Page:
Extra micronutrient supplementation beyond the amounts already contained in the protein substitute is not advisable as a standard recommendation in PKU, although evidence demonstrates that micronutrient imbalances continue to occur31–33 and the long-term importance of this fact remains to be clarified.34
One of the reasons for nutritional imbalances (deficiencies or excesses) even in patients with good dietary adherence is probably related to micronutrients delivered in large doses at a single time point possibly compromising their bioavailability in the gut, reduced absorption through enhanced competition for absorption, or increased fecal losses. While blood Phe control is the main driver for promoting changes in the diet, it is essential to carefully calculate and provide all the other nutrients. Beyond Phe control, achieving a good nutritional balance should constitute an important objective, especially when other treatment strategies such as BH4 are being used.35–37
Role of special dietary products
With PKU dietary treatment, natural protein and Phe restriction usually result in reduced energy intake. Natural protein sources such as regular cereals, bread, cookies, and pasta usually contain Phe in amounts that will adversely affect metabolic control, so such foods have to be avoided or severely restricted.5 Without adequate energy, free amino acids are used in anabolic processes in order to ensure that energy demands are satisfied.5 The definitive amount of nonprotein energy to be given with free amino acids is unknown. However, if this was established it would help optimize dietary treatment without increasing overweight risk.19 In the post meal period, carbohydrate rather than fat can reduce protein catabolism.38 Correct distribution of free amino acids throughout the day has been shown to improve protein synthesis with benefits for metabolic control.39
SLPF are deliberately low in protein and Phe but contribute higher amounts of carbohydrate and fat. An examination of their nutritional profile was recently published.28 Beyond the biochemical function of SLPF, hunger and hedonic purposes justify their use to compensate for dietary restrictions imposed by the nutritional treatment. They have a role in improving quality of life, allowing patients to eat pleasant foods, and ultimately aid dietary adherence and metabolic control. These aspects probably justify their government reimbursement in some countries.28 With the first reports of overweight in PKU, there was concern about the impact of excessive energy intake from SLPF19 but there is no evidence to show this is the case. Overall, SLPF provide energy, aid variety, and improve adherence although their long-term impact on nutritional status should be evaluated.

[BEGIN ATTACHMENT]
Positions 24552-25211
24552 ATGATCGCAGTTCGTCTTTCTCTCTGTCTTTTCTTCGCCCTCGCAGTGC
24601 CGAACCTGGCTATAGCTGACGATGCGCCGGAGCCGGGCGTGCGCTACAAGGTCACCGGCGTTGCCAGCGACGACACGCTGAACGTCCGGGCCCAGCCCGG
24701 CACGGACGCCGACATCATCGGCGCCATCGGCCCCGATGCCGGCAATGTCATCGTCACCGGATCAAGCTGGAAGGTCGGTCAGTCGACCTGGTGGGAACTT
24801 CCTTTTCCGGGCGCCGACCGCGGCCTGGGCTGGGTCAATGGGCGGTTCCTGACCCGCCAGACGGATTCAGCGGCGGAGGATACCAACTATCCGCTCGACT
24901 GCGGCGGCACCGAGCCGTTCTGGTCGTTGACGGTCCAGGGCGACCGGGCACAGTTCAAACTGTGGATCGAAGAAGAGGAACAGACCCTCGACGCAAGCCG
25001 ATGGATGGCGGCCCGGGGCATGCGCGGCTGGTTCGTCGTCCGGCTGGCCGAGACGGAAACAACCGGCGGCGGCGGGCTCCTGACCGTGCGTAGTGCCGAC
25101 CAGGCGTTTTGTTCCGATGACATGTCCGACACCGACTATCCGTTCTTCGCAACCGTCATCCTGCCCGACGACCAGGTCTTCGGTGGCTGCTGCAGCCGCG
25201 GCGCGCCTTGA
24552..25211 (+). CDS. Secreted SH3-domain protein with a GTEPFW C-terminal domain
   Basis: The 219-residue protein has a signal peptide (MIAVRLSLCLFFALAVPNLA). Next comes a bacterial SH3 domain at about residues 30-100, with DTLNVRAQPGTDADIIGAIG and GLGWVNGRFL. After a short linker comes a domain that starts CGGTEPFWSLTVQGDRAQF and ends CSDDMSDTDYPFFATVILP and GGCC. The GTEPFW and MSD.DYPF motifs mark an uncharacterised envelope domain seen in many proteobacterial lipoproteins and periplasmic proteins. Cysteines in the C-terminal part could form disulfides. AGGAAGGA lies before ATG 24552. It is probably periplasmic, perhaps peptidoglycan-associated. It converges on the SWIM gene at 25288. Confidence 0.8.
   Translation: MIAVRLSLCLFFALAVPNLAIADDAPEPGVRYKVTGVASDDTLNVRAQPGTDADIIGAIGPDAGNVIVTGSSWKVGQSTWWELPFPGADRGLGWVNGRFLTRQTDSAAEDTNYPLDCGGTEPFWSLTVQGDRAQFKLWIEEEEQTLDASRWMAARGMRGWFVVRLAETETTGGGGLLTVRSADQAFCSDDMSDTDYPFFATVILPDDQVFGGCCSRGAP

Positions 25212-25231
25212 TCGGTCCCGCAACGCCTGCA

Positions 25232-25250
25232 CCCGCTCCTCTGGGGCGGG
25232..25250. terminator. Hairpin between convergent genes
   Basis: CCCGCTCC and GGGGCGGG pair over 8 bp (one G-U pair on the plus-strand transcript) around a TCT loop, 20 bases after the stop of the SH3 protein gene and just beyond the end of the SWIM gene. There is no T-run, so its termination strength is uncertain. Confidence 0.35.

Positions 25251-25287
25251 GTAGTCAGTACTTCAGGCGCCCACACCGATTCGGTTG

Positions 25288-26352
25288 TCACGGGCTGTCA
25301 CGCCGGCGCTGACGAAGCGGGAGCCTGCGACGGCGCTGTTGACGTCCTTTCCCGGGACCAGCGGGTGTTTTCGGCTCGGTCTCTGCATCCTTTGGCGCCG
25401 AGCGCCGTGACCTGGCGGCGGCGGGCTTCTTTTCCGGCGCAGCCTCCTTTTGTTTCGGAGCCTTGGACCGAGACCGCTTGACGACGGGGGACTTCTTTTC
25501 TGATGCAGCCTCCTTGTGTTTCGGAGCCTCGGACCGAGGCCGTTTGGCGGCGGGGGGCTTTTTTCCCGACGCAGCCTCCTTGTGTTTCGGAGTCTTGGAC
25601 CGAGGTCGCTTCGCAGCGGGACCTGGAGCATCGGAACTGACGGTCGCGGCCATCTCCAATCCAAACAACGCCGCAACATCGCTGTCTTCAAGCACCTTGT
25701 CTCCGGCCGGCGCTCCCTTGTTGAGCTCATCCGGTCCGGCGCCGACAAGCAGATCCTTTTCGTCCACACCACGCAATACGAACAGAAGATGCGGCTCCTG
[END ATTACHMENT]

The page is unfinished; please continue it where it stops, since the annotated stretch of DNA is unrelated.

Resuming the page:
Because SLPF are low in protein, their energy content is provided by carbohydrate and fat. However, based on a recent comparison with standard Portuguese foods, the main energy difference was associated with their carbohydrate content.28 Overall, SLPF have a nutritional profile significantly different from regular foods. Excessive consumption will lead to excessive energy intake with a low micronutrient contribution.28 So attention is required when they are consumed in excessive quantities. Health care professionals may need to advise on sensible and moderated food choices with limitation of foods particularly high in sugar and fat.28 Additionally, a careful analysis of the SLPF available in every country/clinic is recommended.40 Better knowledge of nutrient composition of SLPF may help reduce prevalence of overweight or related metabolic abnormalities.27
In European countries and Turkey, the availability of SLPF is significantly different.28 Some countries offer patients a financial allowance so they can purchase their SLPF, while in other countries, families have to self-finance all low-protein foods. In Portugal, a centralized distribution has been maintained for >20 years.28 All systems can have their pros and cons but it is important to try to understand the direct influence of different systems on dietary adherence and long-term clinical outcome.